Art Review

Artbeat

Terry Maker is one of Colorado's most relentlessly innovative artists, constantly changing approaches. Over the years, she's exhibited hard-edged paintings, sculptures made of old books, and beach balls covered in latex and wax. For heaven's sake, she even did an installation inside a travel trailer. Her latest wild creations are being showcased in Terry Maker: Extraction, at Robischon Gallery (1740 Wazee Street, 303-298-7788). The intriguing new pieces, installed in Robischon's front spaces, represent oddball takes on traditional painting, with Maker using painted canvas in a novel way -- as a material to create wall sculptures.

Maker starts in the typical mode of a painter -- laying the paint on the canvas -- but then throws the classic medium a few unexpected curveballs by rolling up the canvas, gluing it together, cutting it with saws and assembling it. The handsome final products look like paintings, but, of course, they're not. A few of the Makers are based on pixilated photos of the artist in her studio, but the best are elaborate geometric compositions in beautiful, toned-up colors. In the marvelous "Arched Painting No. 2" (above), there's a wealth of cool blues and purples set off by hot reds and yellows; another interesting element is the painting's bowl-like surface.

Gorgeous colors and curved surfaces are also seen in the elegant paintings in Creighton Michael, on display in Robischon's center space. Though Michael is a New York artist, his work has been shown at Robischon since 1990. The all-over compositions from his "Field" series are made of hundreds of brush strokes, and, come to think of it, the single strokes sort of resemble blades of grass. In addition, there's a selection of the artist's organic wall sculptures that have dozens of tiny parts attached individually to the wall. Although many of these sculptures are from Michael's "Grid" series, the components are not arranged in a graph, but in a free-form pattern like a school of fish.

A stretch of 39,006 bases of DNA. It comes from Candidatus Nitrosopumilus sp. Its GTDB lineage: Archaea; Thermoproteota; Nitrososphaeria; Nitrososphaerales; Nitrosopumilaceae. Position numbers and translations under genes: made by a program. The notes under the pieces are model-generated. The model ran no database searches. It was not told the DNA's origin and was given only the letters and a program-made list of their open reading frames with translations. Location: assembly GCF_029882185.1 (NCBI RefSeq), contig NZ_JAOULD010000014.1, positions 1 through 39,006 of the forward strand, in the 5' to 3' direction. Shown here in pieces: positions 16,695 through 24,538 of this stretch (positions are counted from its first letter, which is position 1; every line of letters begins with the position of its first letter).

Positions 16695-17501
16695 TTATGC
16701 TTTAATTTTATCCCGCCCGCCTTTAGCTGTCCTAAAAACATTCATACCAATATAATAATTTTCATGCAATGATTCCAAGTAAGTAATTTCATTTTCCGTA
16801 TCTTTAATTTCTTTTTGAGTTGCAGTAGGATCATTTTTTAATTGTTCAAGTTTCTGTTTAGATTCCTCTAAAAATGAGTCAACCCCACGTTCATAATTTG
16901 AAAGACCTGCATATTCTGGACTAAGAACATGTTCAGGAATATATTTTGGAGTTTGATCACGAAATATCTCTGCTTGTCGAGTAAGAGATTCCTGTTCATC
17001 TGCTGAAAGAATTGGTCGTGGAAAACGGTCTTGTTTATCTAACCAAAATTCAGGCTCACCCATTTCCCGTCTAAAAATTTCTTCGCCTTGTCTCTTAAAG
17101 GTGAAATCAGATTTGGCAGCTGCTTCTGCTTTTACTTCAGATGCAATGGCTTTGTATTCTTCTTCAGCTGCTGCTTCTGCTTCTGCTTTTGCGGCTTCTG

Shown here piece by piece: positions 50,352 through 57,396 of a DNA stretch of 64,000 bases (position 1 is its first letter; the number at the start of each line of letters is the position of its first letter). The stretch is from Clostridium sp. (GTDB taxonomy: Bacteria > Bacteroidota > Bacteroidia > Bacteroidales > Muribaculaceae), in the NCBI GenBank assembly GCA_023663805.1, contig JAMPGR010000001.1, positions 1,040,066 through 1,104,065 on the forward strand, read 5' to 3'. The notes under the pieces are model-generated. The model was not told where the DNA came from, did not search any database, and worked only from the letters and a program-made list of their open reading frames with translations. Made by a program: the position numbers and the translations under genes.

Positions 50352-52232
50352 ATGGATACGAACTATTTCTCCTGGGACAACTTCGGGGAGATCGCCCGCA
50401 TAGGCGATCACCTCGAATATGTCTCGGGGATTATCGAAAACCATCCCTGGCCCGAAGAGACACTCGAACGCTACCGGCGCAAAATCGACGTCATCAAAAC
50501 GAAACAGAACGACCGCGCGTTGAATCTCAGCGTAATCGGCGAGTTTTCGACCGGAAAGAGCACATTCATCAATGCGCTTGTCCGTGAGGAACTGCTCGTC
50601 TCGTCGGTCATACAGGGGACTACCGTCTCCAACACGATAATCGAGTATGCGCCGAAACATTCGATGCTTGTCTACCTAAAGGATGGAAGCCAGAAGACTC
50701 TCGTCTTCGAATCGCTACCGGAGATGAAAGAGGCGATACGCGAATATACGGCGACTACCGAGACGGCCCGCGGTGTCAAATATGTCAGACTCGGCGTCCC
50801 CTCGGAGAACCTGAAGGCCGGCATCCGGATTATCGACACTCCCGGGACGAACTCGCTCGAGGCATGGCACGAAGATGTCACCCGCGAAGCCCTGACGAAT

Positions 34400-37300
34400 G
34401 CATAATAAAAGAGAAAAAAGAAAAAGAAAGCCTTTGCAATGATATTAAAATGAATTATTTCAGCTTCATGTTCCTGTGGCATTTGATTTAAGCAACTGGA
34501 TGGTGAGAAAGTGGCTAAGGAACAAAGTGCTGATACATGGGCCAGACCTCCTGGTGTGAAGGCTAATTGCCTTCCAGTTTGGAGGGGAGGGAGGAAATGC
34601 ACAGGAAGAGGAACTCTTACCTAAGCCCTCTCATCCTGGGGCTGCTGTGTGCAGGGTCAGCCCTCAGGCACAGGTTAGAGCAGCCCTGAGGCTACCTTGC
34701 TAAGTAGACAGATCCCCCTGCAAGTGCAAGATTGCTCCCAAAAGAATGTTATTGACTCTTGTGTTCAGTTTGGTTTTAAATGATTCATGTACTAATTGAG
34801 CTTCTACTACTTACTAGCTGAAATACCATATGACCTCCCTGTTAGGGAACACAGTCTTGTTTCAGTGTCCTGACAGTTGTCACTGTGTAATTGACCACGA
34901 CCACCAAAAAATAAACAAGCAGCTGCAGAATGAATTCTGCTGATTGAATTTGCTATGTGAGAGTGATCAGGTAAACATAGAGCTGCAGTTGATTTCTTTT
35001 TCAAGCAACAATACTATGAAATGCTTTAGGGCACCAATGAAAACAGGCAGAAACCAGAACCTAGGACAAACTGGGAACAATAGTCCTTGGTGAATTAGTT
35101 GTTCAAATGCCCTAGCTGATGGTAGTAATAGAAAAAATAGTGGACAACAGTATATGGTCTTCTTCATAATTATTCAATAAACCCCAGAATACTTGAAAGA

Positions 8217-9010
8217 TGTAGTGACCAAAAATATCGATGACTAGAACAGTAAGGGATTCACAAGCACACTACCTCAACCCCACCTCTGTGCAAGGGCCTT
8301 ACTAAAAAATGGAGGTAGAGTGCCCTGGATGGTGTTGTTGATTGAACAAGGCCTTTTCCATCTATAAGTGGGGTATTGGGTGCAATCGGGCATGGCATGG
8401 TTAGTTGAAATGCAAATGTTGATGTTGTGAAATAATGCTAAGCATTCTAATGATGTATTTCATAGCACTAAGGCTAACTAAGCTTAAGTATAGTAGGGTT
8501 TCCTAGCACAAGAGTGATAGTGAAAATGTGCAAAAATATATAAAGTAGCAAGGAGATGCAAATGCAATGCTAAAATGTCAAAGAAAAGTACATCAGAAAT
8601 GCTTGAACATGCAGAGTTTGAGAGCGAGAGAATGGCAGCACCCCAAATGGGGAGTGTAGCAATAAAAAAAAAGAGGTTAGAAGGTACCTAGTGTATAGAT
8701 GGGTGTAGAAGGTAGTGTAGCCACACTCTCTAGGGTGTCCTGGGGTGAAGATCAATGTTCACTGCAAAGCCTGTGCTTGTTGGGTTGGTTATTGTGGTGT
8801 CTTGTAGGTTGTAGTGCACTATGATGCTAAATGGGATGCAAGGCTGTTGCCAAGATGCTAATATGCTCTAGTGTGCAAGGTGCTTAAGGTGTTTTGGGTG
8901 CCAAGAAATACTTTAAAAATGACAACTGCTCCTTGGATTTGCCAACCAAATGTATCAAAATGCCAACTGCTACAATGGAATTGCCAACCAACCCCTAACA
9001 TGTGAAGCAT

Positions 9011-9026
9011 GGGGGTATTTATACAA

The back-to-back Maker and Michael shows at Robischon, originally scheduled to close February 22, have been extended through March 1.

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Michael Paglia is an art historian and writer whose columns have appeared in Westword since 1995; his essays on the visual arts have also been published in national periodicals including Art News, Architecture, Art Ltd., Modernism, Art & Auction and Sculpture Magazine. He taught art history at the University of Colorado Denver.
Contact: Michael Paglia